Multi-coloured sculptures via iPhone

A sculpture that isn't really there - part of Site Gallery's Augmented Reality exhibition.
A sculpture that isn't really there - part of Site Gallery's Augmented Reality exhibition.

A SERIES of huge multi-coloured floating concrete, marble and glass sculptures have been on view at various locations around Sheffield city centre for the past couple of months.

The chances are you have missed them because they are not visible to the naked eye - only to be seen via the camera on an iPhone.

In xyz, a project commissioned by Site Gallery, sculptures generated by Sheffield artist Sarah Staton have been interpreted within virtual space by Chris Hodson, a Birmingham-based sculptor and technical whizz using augmented reality software.

It is thought to be the first project of its kind anywhere in the UK.

A series of markers has been placed in and outside the gallery on Brown Street and around the city which trigger the specially-created virtual readers to become visible on the screen of a smart phone or ipod touch (which Site has been lending out).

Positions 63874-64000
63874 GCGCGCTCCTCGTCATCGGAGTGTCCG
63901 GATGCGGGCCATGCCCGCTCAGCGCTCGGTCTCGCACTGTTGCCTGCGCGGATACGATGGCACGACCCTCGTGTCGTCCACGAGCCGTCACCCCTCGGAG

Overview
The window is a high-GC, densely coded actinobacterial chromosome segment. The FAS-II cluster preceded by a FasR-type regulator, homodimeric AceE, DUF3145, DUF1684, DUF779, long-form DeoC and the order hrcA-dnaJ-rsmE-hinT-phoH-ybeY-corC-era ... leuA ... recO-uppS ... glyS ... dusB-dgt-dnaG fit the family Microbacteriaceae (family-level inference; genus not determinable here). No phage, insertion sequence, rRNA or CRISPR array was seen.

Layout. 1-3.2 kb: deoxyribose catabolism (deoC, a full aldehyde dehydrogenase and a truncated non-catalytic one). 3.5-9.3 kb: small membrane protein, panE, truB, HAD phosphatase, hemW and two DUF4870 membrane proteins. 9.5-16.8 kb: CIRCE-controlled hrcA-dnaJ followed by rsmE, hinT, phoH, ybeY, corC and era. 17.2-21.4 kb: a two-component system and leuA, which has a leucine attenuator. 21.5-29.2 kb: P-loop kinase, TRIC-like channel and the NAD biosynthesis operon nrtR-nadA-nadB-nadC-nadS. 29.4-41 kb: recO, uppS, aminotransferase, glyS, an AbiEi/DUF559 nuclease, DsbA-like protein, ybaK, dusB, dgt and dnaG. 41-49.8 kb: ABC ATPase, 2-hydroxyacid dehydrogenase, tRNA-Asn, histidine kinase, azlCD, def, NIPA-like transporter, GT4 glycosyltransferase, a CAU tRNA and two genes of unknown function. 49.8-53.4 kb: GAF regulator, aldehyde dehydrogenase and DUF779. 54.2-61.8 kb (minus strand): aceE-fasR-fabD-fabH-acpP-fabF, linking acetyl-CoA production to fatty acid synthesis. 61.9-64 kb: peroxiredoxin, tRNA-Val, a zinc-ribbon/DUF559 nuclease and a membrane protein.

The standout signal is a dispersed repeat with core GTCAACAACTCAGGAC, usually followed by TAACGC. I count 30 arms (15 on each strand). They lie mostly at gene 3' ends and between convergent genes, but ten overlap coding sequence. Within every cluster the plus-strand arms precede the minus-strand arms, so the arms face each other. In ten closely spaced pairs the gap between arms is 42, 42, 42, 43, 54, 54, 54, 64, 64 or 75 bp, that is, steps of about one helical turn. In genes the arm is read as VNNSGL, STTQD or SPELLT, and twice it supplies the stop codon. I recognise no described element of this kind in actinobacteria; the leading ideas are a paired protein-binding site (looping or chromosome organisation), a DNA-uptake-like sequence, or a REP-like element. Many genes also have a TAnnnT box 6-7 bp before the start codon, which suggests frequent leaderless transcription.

Staton created a series of designs via computer, a process she often uses in her work, and then Hodson translated them into virtual 3D and programmed them to be visible at locations where real sculpture might be placed in the city.

Within the gallery itself, pieces of marble, concrete, steel, wood, glass, wool, and cork are laid out, materials that provide inspiration for the virtual sculptures, creating a new sculpture that is in part material and in part virtual and offers a further element of exploration within the ‘xyz’ arena.

“They are raw materials I have collected from different places around the city and then visitors can see the virtual sculptures which emulate the patterns of different materials,” explains Staton.

The artists have been working on the project for several months before unveiling xyz last week.

The show concludes with a special event open to all at Site on Friday evening but the markers will remain in place so that the virtual trail will still be accessible to visitors on Saturday.

“This is a completely experimental project, ” says Staton. “In the future the relationship between technology and art is going to completely change and this is a way of putting Sheffield at the forefront of that. I would definitely be intersted in developing this further.”